A medical animation is a short educational film, usually based around a physiological or surgical topic, that is rendered using 3D computer graphics. While it may be intended for an array of audiences, the medical animation is most commonly utilized as an instructional tool for medical professionals or their patients.
Early medical animations were limited to basic wire-frame models because of low processor speed. However, rapid evolution in microprocessor design and computer memory has led to animations that are significantly more intricate.
The medical animation may be viewed as a standalone visualization, or in combination with other sensory input devices, such as head-mounted displays, stereoscopic lenses, haptic gloves, interactive workstations, or Cave Automatic Virtual Environments (CAVEs).
Though evolved from the field of realistic medical illustrations (such as those created by Flemish anatomist Andreas Vesalius in the 16th century), medical animations are also indebted to motion picture technology and computer-generated imagery.
The term medical animation predates the advent of computer-generated graphics by approximately three decades. Though the first computer animation was created at Bell Telephone Labs in 1963, the phrase "medical animation" appears in scholarly contexts as early as 1932 in the Journal of Biological Photography. As discussed by Clarke and Hoshall, the term referred to two-dimensional illustrated motion pictures produced for inclusion in films screened for medical students.
The creation of the computer-generated medical animation began in earnest in the early 1970s. The first description of the use of 3D computer graphics for a medical purpose can be found in an issue of the journal Science, dated 1975. Its authors, a team of researchers from the Departments of Chemistry and of Biochemistry and Biophysics at Texas A&M University, described the potential uses of medical animation for visualizing complex macromolecules.
By the late 1980s, the medical animation had become a distinct modality of physiological and surgical instruction. By that point, researchers had suggested that the 3D medical animations could illustrate physiological, molecular or anatomical concepts that might otherwise be infeasible.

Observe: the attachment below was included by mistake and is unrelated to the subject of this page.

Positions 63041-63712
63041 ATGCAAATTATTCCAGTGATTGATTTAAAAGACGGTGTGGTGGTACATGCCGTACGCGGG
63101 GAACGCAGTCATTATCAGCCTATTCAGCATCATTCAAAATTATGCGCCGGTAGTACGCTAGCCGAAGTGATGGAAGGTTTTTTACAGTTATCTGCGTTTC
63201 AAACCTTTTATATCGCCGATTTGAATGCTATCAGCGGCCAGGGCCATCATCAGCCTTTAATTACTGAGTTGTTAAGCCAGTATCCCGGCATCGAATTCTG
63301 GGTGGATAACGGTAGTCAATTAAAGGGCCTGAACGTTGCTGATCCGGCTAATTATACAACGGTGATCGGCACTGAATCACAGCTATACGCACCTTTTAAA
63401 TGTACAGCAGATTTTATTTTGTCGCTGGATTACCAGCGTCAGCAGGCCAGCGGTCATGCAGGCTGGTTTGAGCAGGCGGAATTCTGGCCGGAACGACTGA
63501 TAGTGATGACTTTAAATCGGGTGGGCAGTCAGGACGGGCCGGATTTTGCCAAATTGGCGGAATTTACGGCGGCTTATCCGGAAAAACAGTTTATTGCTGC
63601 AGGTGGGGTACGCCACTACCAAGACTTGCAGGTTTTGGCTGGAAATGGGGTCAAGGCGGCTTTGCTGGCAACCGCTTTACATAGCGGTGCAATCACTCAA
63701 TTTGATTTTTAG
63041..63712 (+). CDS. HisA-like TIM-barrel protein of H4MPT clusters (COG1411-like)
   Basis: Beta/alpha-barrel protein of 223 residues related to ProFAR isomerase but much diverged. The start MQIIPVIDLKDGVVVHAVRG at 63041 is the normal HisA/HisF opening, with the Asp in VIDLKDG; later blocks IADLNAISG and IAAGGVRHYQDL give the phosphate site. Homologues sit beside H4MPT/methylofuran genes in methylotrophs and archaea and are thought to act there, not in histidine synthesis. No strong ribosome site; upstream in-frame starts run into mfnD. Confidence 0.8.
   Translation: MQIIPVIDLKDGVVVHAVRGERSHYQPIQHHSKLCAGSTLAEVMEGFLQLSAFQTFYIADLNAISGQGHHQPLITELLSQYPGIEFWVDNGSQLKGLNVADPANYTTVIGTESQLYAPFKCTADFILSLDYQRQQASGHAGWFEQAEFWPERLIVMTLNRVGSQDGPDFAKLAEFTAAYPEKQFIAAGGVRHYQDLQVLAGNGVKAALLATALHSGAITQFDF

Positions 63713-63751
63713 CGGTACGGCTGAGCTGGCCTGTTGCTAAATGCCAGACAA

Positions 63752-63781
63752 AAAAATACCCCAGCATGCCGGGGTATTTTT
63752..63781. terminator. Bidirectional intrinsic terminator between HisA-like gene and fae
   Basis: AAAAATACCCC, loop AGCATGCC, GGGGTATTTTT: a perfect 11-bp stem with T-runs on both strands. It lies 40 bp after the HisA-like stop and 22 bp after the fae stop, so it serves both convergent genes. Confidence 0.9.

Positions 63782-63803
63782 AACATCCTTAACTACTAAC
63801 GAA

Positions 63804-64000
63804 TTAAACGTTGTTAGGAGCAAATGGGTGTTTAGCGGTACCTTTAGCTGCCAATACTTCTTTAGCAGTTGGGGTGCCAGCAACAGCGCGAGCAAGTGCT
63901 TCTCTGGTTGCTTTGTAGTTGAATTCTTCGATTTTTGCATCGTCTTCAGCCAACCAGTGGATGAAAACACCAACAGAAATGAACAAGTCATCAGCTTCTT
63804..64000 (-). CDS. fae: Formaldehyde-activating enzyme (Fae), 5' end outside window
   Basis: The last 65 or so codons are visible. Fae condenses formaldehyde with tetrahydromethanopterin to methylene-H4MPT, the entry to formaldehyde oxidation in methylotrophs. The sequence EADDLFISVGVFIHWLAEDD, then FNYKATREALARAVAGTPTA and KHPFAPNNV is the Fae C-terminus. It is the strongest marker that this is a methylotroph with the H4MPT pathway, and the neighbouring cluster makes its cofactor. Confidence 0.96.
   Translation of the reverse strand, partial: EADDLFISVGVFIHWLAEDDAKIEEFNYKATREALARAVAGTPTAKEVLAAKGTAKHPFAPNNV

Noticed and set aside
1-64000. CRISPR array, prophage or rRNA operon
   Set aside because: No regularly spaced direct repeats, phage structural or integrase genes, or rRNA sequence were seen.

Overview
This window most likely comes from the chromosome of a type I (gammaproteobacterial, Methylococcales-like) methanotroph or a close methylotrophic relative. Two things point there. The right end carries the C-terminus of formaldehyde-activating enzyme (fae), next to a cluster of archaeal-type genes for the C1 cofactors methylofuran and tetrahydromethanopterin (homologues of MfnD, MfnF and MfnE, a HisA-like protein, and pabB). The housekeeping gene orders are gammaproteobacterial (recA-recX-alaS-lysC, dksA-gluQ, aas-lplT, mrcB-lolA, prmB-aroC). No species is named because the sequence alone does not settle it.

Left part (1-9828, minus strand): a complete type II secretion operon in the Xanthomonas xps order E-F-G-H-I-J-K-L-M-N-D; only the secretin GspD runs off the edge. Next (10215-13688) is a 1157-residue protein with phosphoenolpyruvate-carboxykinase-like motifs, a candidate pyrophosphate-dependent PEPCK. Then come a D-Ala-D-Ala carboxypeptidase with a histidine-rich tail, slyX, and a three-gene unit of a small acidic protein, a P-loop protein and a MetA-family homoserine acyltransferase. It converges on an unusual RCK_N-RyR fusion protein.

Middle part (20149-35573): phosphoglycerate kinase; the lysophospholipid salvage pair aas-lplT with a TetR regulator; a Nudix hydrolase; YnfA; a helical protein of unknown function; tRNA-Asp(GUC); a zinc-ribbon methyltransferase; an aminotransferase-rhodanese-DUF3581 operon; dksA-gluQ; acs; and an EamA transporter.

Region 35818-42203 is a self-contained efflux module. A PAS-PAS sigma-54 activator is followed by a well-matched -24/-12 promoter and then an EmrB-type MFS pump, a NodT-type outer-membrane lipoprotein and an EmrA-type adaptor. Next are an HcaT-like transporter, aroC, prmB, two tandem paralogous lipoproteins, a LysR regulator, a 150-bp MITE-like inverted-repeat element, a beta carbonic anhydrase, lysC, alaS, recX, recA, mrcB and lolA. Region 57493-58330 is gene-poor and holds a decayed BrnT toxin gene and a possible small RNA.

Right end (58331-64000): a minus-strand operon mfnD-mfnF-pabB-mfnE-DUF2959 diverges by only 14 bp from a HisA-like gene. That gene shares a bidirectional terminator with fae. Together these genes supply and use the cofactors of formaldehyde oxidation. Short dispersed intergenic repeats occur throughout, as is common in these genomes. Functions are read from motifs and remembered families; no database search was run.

Today's medical animation industry comprises one facet of the non-entertainment computer animation industry, which has annual revenues of $15 billion per year worldwide.
A growing trend among medical animation studios is the creation of clips that explain surgical procedures or pharmaceutical mechanisms of action in terms simple enough for a layperson to understand. These animations may be found on hospital websites, in doctor's office workstations or via medical studios themselves. Such animations may also appear on television shows and other popular entertainment venues as a way to educate an audience on a medical topic under discussion.
Occasionally, this form of animation is used in-hospital. In this context, clips may be used in order to get fully informed consent from patients facing surgery or medical treatment. Likewise, studies have suggested that patient-educating medical animations may be able to reduce the rate of accidental wrong-site surgeries.
Due to both the relative scarcity of cadavers to be used for surgical instruction and to the dwindling use of animals and patients who have not given consent, institutes may utilize medical animations as a way to teach doctors-to-be anatomical and surgical concepts. Such simulations may be viewed passively (as in the case of 3D medical animations included via CD-ROM in medical textbook packages) or using interactive controls. The stimulation of hand-eye skills using haptics is another possible use of medical animation technology, one that stems from the replacement of cadavers in surgical classrooms with task trainers and mannequins.